* House oversight panel to hold LNG export hearing on
* DOE has not taken position LNG export report-official
* Lawmakers divided over need for export limits
By Ayesha Rascoe
WASHINGTON, March 19 The U.S. Energy Department
will tell lawmakers on Tuesday that it is wading through nearly
200,000 comments it received in response to a report on the
impact of natural gas exports, as the debate over sending more
U.S. gas abroad continues.
Released in December, the department-sponsored report gave a
resounding endorsement of the economic benefits of exporting
liquefied natural gas, saying the more exports, the better.
But a vocal contingent of manufacturers and heavy industrial
companies, as well as environmentalists, have blasted the
report, by NERA Economic Consulting. They have called on the
government to revisit the study using updated data and different
Acting Assistant Secretary for Fossil Energy Christopher
Smith will testify to lawmakers that the department has not
taken a position on the NERA study or an earlier analysis by the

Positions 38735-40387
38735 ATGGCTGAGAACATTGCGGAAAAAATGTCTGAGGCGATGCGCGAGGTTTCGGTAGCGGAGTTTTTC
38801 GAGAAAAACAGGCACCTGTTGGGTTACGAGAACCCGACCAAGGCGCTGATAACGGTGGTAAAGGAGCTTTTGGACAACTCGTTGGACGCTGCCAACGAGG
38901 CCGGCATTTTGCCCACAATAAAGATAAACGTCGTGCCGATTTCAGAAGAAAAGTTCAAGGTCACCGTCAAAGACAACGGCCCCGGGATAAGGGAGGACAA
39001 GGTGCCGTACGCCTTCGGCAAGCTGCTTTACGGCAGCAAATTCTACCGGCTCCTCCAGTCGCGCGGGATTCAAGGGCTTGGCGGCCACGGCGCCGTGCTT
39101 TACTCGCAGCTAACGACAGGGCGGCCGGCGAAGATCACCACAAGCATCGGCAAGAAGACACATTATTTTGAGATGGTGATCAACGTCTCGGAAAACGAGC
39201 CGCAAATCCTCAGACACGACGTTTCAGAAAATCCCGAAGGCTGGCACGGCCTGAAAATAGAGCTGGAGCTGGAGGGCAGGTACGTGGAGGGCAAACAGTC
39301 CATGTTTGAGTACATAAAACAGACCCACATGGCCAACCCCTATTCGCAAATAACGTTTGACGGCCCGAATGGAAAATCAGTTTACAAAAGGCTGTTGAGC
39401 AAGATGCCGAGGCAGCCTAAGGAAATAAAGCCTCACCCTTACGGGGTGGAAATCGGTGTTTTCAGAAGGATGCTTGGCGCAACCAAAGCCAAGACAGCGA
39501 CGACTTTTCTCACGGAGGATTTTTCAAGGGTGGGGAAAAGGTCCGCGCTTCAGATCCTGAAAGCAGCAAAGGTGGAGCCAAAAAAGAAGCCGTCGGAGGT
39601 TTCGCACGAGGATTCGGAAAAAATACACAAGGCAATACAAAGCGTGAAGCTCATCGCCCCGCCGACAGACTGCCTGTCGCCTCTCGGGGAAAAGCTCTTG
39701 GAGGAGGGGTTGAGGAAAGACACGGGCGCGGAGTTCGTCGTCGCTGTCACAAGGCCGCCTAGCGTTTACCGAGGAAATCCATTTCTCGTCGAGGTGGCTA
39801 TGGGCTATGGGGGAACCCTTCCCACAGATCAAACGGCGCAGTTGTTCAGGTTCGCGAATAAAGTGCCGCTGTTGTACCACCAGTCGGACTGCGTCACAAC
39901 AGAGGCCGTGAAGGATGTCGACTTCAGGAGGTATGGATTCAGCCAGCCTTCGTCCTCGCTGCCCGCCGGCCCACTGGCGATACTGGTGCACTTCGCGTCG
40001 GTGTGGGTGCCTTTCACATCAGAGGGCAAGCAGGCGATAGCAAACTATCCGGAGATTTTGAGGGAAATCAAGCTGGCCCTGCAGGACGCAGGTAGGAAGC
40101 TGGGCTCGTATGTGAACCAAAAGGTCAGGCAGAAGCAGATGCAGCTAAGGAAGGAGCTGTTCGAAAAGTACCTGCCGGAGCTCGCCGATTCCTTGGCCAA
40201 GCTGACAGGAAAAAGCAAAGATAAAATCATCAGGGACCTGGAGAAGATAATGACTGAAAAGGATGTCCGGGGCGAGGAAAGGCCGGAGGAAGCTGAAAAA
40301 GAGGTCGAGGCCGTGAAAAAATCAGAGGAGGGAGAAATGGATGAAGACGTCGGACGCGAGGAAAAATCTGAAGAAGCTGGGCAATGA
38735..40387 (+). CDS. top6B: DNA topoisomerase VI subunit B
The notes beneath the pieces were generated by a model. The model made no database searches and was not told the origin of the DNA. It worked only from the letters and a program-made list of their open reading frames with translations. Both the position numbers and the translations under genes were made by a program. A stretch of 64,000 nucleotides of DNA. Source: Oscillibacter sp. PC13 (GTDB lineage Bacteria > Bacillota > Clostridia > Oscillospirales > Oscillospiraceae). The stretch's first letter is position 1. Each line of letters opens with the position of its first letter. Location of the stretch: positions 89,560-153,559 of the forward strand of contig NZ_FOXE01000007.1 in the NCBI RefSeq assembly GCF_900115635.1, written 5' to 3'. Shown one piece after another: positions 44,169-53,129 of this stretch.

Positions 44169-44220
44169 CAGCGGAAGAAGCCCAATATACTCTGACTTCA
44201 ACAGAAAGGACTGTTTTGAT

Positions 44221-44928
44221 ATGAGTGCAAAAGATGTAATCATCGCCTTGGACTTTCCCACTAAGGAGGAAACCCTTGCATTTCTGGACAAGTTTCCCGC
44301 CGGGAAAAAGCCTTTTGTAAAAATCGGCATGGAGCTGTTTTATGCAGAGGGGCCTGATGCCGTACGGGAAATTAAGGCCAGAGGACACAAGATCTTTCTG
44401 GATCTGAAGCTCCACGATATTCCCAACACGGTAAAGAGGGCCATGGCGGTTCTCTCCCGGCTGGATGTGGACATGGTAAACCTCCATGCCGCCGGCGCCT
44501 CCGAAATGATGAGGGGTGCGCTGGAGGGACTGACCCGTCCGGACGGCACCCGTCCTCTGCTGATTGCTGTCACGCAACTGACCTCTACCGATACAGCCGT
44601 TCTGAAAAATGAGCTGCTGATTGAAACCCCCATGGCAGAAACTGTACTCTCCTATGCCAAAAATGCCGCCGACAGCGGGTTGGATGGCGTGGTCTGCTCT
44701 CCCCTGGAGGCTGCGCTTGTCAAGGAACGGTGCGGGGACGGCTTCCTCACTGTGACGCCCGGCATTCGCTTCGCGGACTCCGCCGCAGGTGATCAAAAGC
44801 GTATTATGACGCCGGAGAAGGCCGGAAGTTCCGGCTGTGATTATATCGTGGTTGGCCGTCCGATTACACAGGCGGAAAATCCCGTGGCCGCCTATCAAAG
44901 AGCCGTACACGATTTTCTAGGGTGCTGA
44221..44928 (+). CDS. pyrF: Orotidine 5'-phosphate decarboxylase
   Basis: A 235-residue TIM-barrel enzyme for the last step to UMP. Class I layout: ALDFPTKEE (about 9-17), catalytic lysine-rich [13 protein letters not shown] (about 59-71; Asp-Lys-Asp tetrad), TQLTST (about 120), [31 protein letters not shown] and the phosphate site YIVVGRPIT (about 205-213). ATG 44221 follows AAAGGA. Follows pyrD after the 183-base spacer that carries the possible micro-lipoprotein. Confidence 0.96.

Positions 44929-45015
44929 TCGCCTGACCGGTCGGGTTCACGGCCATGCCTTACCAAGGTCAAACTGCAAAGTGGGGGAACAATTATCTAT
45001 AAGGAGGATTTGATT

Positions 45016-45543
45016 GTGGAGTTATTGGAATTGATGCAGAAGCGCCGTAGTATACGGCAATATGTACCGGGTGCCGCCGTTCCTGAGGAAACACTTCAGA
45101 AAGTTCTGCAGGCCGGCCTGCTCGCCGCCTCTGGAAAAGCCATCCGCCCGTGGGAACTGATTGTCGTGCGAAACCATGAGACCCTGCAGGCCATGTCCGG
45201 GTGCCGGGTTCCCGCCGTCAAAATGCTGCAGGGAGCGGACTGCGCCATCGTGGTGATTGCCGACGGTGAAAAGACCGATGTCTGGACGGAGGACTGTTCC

Energy Information Administration.
"DOE continues to review the comments that have been
received... and will address those comments when it issues
decisions on the applications," Smith said in prepared testimony
to the House oversight committee.
Smith's testimony was released ahead of the committee's
hearing on LNG exports scheduled for 3 p.m. EDT on Tuesday.
The last comment period on the export report wrapped up on
Feb. 25. The department said it received more than 188,000
initial comments and about 2,700 additional comments.
The shale gas bonanza has led to a natural gas glut in the
United States, where production has quickly begun to outpace
demand. Gas drillers argue that development will be curtailed if
they are not able to tap into foreign markets beyond countries
that have free trade agreements with the United States.
Nearly 20 projects have sought permission from the Energy
Department to export gas to new markets.
In his testimony, Smith reiterated that the department plans
to make decisions on a case-by-case basis.
Lawmakers have been divided on the issue of LNG exports,
with some, including Senate Energy Committee head Ron Wyden of
Oregon, raising concerns that the nation risks trading away its
energy security advantage if too many exports are allowed.
Still, more than 100 lawmakers in the House of
Representatives have thrown their support behind the NERA export
Ohio Congressmen Tim Ryan, a Democrat, and Bill Johnson, a
Republican, formed a working group last week backing increased
LNG exports. The working group will hold meetings and keep
members informed of developments on the export issue, the